Want the inside scoop on all things awards? Welcome to Letter From the Awards Editor, our series in which Backstage’s Jack Smart takes a look at the latest film and television news, industry trends, and awards projections that matter to today’s working actor.
Dear movie buffs,
You’re seeing a buzzy new film before most audiences get to…and the only audience is you. The smell of popcorn is drifting from…your microwave. The event begins not at a specified time and place but…by the click of your remote, whenever you feel like it, right in your home. It’s your very own virtual version of a film festival! And by this point in the COVID-19 pandemic, it’s an experience that industry types have become used to.
Most of the festivals that kick off film awards season this time of year are currently putting together partially or entirely virtual programs. The Toronto International Film Festival, which in 2020 led the charge of recalibrating premieres to what I called “moviegoing experiences, just without the ‘going,’ ” is offering this year’s attendees remote and in-person options. As pandemic safety precautions continue to change on a wait-and-see basis, industry events are smart to favor flexibility—and accessibility—as a year of virtual fests proved that fans and filmmakers everywhere can and will join in the fun.
From my standpoint, the upcoming 2021–22 film awards season may be characterized as a response to 2020–21, which prioritized weathering a pandemic while figuring out how to recognize and reward still great (albeit more modest and independent) moviemaking. The lineup of the 2022 Oscars is still anyone’s guess. But considering how many blockbusters were pushed from last season to this one in hopes of appearing on the big screen, it’s safe to predict that bigger, showier fare will populate awards shortlists far more than usual—from movie musicals (“In the Heights,” “Dear Evan Hansen,” “West Side Story,” “Tick, Tick…Boom!” and the musical-esque “Respect”) to sci-fi and fantasy spectacles (“Godzilla vs. Kong,” “Dune,” “The Green Knight”) to crowd-pleasers designed for a theatergoing experience (“A Quiet Place Part II,” “Candyman,” “No Time to Die”).
The summer of 2021 has felt like Hollywood is at a crossroads. Behind us is last year’s award-winning, intimate filmmaking that emerged amid the chaos, while ahead lies an aspirational return to a more typical film season. It’s been a period of shaky rollouts of those blockbusters I mentioned, many of which opted for a release both in theaters and on corresponding streaming platforms. This experimental phase has made box office revenue data an even more dubious way of assessing a project’s success than it already was (not to mention Scarlett Johansson’s unprecedented move of suing Disney for breach of contract over its dual release of “Black Widow”).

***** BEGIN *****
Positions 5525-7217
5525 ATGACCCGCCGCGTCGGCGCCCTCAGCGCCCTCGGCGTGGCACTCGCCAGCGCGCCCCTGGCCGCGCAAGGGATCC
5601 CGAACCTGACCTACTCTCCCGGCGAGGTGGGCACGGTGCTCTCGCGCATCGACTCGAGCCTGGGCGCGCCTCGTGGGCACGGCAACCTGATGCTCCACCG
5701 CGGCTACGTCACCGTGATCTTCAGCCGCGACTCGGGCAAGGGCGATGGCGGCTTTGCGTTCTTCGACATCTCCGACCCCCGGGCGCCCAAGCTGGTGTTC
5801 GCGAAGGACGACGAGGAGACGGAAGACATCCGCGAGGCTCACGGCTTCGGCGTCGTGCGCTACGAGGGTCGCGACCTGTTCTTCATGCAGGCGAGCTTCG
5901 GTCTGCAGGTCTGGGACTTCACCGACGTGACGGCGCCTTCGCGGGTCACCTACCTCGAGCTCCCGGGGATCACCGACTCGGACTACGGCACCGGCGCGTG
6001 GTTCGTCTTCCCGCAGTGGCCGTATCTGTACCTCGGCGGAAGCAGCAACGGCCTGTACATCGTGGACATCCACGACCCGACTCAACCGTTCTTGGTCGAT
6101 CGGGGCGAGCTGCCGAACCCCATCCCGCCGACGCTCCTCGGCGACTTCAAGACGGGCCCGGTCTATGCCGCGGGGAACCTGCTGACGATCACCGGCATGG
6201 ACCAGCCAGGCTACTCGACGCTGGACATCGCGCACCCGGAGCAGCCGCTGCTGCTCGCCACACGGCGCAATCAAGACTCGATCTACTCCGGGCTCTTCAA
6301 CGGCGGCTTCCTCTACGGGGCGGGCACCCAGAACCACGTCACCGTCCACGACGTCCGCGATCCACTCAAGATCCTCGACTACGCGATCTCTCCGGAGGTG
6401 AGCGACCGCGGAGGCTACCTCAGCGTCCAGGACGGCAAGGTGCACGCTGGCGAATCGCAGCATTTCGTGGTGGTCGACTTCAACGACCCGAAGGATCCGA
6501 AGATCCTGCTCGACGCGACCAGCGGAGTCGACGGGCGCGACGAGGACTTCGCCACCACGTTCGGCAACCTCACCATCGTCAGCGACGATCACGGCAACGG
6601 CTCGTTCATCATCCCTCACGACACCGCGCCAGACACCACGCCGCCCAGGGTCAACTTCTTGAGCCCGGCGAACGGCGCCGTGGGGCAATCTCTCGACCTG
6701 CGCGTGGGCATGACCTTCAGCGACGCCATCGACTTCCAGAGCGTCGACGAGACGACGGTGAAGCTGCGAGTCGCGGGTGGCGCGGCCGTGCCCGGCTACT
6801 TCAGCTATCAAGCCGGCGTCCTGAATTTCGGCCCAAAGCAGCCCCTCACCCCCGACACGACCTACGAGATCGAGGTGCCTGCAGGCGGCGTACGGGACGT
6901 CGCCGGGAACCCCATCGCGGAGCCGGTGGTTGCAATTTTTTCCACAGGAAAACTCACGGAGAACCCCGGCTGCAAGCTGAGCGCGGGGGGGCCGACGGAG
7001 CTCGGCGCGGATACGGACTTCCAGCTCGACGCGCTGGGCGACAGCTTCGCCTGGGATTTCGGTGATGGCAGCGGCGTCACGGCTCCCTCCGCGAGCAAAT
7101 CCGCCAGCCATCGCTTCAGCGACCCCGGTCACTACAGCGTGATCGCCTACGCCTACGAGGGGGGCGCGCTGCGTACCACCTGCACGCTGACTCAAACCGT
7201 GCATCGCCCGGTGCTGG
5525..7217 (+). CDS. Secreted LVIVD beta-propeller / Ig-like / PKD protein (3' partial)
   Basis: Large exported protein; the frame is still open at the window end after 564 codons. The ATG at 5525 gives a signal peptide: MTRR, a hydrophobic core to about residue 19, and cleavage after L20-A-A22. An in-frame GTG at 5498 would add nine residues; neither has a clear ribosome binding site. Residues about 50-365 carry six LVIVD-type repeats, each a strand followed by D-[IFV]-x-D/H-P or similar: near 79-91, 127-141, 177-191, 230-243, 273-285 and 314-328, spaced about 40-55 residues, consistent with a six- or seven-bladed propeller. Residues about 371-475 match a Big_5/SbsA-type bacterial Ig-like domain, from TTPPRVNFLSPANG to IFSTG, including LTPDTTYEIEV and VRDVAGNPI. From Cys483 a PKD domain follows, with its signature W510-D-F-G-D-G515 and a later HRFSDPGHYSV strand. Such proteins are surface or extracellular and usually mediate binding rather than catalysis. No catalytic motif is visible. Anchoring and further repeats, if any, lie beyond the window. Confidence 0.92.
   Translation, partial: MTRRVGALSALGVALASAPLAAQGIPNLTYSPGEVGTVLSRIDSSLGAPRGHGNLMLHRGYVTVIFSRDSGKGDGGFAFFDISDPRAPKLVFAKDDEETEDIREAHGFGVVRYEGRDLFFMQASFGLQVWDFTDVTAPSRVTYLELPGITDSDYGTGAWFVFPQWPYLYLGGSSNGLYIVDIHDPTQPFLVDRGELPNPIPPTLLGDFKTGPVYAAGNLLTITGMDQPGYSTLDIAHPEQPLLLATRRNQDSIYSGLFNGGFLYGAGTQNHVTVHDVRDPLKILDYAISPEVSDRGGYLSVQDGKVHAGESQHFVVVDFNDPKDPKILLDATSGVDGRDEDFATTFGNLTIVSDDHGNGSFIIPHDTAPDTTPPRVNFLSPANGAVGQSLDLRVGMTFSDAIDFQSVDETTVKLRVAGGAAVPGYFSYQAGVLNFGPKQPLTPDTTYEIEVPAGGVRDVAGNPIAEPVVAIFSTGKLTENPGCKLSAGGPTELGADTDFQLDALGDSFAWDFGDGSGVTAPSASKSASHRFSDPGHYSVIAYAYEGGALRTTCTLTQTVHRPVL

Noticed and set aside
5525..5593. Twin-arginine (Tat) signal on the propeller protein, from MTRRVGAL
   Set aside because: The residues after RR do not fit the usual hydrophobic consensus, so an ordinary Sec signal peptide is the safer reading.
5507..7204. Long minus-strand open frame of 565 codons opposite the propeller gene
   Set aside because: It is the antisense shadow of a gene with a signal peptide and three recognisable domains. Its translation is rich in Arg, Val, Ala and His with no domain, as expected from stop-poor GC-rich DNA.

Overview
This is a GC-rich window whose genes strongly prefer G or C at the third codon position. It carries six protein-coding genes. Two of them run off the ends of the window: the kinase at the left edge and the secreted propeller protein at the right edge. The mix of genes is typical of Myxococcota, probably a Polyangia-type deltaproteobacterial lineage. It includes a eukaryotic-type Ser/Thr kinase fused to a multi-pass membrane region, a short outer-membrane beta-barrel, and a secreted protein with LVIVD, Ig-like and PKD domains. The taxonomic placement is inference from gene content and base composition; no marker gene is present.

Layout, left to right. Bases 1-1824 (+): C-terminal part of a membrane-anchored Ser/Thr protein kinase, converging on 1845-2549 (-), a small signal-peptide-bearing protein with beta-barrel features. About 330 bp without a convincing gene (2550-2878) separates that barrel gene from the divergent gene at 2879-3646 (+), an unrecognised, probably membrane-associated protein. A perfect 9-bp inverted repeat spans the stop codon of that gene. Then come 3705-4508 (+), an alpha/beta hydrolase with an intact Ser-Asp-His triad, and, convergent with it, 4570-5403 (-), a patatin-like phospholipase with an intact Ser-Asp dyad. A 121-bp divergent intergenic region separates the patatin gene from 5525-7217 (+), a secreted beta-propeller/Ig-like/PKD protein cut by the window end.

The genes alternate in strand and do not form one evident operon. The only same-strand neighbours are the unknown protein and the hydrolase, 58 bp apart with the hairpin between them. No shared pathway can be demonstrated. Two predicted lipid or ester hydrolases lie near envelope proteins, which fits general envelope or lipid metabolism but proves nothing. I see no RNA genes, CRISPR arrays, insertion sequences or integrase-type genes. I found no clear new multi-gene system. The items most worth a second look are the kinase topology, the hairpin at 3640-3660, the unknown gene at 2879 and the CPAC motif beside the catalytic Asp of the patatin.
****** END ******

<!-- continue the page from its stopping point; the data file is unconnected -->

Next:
Maybe that’s where festivals can come in, providing a throughline between 2020 and 2021; if “Nomadland” can successfully ride Venice and Toronto premieres to top Oscar wins, and Netflix, Apple, and Neon can make record-breaking fest acquisition deals, all in the middle of a deadly pandemic, there’s hope that this season’s more prepared contenders can generate the buzz and recognition they deserve.
Whether film distributors, press, and award voters see this fall’s festival programming in crowded theaters or from their couch, I believe the moviemaking ecosystem will survive—and maybe even thrive. Sundance’s “CODA” and “Hive” may follow in the footsteps of last season’s breakthroughs “Minari” and “Promising Young Woman,” while any of the recent Cannes highlights (“Annette,” “The French Dispatch,” “Blue Bayou,” “Titane,” and more) could be this year’s “Parasite.” Keep an eye on the announcements from Academy Awards bellwether Telluride, which was one of the pandemic’s casualties last year. And as always, the audience award winners and buzzy premieres from the Toronto International Film Festival are bound to inform the imminent awards race; the last six best picture Oscar winners all screened at the festival.
Change is the only constant, so I’ll keep checking in on the state of the industry, dear Backstage readers. Expect awards editor dispatches from TIFF—or, rather, “from” the fest, aka my living room. I’m off to get popcorn.
This story originally appeared in the Aug. 26 issue of Backstage Magazine. Subscribe here.
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